Recent News

Jianhan Chen recently received a four-year, $600,000 grant from the National Science Foundation to study a newly recognized class of proteins with highly flexible three-dimensional (3D) structural properties, in particular some extra-floppy ones called intrinsically disordered proteins (IDPs).

Proteins are macromolecules that control nearly all aspects of cell function from response to external stimuli to control of cell cycle and cell fate decisions, Chen explains. He adds that IDPs are unusual because while most proteins adopt stable 3D structures to do their work in the cell, IDPs instead remain structurally disordered, that is, extremely flexible. They are believed to account for about one-third of all eukaryotic proteins and are key components of cellular signaling and regulatory networks.

Scientists now believe that by staying flexible, IDPs have an advantage in interacting with other proteins and each other, perhaps because the floppy state lets them respond faster than a more rigid structure, or lets them interact with a wider variety of molecules, or both, Chen says.

Jianhan Chen, Chemistry and Biochemistry & Molecular Biology, was awarded a four-year, $600,000 grant from National Science Foundation (NSF), to develop efficient GPU-accelerated computational techniques and study how proteins may exploit highly flexible structures for function. A particular focus will be on so-called intrinsically disordered proteins (IDPs), a fascinating class of functional proteins that account for about one-third of all eukaryotic proteins and are key components of cellular signaling and regulatory network.

Jeanne Hardy, associate professor of chemistry, whose research focuses on a key protein linked to neurological disorders such as Alzheimer’s disease, is being recognized with the inaugural Mahoney Life Sciences Prize at the University of Massachusetts Amherst. A panel of expert judges from the life sciences sector observed that the “biomedical implications are significant” and “this could turn out to be one of ‘the’ pivotal studies in the effort to combat Alzheimer’s.” Hardy will receive the prize and present her research with life sciences experts and UMass officials and scientists at a breakfast ceremony on June 19 at the UMass Club in Boston. “Professor Hardy’s research rose to the top of three highly competitive rounds of review,” said Tricia Serio, dean of the College of Natural Sciences. “Her work exemplifies the outstanding translational research for which our faculty are well known.”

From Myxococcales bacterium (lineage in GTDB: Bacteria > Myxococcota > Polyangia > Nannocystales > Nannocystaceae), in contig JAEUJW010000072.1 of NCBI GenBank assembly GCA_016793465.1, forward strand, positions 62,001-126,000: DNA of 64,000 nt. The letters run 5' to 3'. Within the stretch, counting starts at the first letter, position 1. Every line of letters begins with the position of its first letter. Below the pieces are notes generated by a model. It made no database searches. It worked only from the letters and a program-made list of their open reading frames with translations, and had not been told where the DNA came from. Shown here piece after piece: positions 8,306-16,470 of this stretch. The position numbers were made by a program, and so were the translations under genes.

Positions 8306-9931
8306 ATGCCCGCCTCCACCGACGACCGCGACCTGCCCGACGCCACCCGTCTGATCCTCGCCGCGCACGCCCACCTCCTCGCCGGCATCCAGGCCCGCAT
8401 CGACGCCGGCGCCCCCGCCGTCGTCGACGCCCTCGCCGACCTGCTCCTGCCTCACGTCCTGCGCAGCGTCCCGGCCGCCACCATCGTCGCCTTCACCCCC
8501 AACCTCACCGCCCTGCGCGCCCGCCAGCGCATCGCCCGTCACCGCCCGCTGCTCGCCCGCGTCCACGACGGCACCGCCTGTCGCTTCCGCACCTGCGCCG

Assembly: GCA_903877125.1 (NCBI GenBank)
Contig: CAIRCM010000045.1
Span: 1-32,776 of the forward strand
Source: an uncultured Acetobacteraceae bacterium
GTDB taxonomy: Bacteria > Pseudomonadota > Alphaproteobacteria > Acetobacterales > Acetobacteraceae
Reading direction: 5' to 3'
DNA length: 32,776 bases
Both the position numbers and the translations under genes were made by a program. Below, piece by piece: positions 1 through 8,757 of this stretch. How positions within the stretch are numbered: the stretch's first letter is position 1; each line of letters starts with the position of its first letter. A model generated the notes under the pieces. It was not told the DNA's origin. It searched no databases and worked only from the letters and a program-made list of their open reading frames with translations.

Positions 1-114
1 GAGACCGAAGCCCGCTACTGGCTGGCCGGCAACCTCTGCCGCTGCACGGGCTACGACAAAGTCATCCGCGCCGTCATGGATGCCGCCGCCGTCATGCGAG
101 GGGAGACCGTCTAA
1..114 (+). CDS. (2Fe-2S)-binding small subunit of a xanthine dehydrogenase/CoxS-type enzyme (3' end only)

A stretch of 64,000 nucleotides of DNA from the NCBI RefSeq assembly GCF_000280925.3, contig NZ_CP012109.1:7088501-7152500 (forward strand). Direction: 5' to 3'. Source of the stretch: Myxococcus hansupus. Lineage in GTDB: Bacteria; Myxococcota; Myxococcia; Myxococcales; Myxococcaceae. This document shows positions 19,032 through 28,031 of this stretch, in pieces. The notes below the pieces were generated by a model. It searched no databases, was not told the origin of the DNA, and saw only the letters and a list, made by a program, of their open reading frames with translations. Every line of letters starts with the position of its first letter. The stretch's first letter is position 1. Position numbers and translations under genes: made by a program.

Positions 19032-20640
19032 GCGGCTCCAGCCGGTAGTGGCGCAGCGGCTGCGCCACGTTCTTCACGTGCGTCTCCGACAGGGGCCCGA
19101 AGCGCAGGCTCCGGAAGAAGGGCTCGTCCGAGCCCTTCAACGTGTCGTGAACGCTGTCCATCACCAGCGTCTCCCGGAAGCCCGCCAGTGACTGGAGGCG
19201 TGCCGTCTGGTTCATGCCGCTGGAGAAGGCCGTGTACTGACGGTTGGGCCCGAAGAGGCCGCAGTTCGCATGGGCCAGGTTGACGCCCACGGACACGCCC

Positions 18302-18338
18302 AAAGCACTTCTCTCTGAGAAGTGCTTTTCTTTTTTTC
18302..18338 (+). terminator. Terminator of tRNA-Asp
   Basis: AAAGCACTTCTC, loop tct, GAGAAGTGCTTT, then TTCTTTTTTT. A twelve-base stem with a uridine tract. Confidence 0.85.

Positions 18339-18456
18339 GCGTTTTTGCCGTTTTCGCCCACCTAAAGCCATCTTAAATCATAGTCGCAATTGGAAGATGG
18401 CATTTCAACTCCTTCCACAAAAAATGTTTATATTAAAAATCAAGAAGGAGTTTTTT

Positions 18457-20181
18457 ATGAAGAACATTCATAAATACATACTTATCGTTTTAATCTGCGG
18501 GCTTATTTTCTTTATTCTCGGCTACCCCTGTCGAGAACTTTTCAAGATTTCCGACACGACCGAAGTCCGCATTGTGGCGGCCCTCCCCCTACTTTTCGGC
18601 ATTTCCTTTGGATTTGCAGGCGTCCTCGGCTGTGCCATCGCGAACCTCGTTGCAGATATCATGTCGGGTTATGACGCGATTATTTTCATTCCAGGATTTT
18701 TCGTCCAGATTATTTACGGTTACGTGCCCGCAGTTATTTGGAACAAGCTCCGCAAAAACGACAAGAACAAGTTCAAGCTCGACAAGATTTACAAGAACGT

Christie L.C. Ellis, a fourth-year doctoral candidate in chemistry and an advisee of Dhandapani “DV” Venkataraman, whose research focuses on materials used in solar cells, has received a coveted Mass Media Fellowship from the American Association for the Advancement of Science (AAAS). It will send her to work as a science writer at the St. Louis Post-Dispatch for a 10-week internship beginning in June.

Among other benefits, the long-running program will provide Ellis with travel funds, an orientation at AAAS in Washington, D.C., a stipend and training in interviewing skills and news judgment. She expects to shadow a science writer at the newspaper for a short time and then work on her own stories. “I feel really fortunate to have this fellowship. They’re giving me a really great opportunity and investing a lot in me,” she says.

Her advisor says, “Christie is passionate about communicating science to a broad audience. Therefore, this prestigious fellowship will provide a fantastic opportunity for her to learn from experts in the media industry and closely interact with them. We are eager to learn from Christie’s experience and improve our science communication skills.”

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Fatih Comert
Dissertation Defense
Wednesday, August 22, 2018

“Precipitation and Coacervation in Polyelectrolyte-Colloid Systems”

2:00 pm
LSL N410
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Connor Boyle
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Thursday, August 23, 2018

"Impact of Chemical Doping on the Thermoelectric Charge Transport of Organic Semiconductors"

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Friday, August 24, 2018

“Engineering Outer Membrane Protein G (OmpG) for the Detection of Human Carbonic Anhydrases”

9:00 AM
LSL N410
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Han Guo
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Monday, August 27, 2018

“The Dissociative Chemisorption of Methane and Its Isotopologues on Metal Surfaces”

10:00 am
LGRT 869
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Stein-Covestro Seminar
Prof. Paula T. Hammond
Thursday, September 6, 2018
Mingxu You
11:30 am
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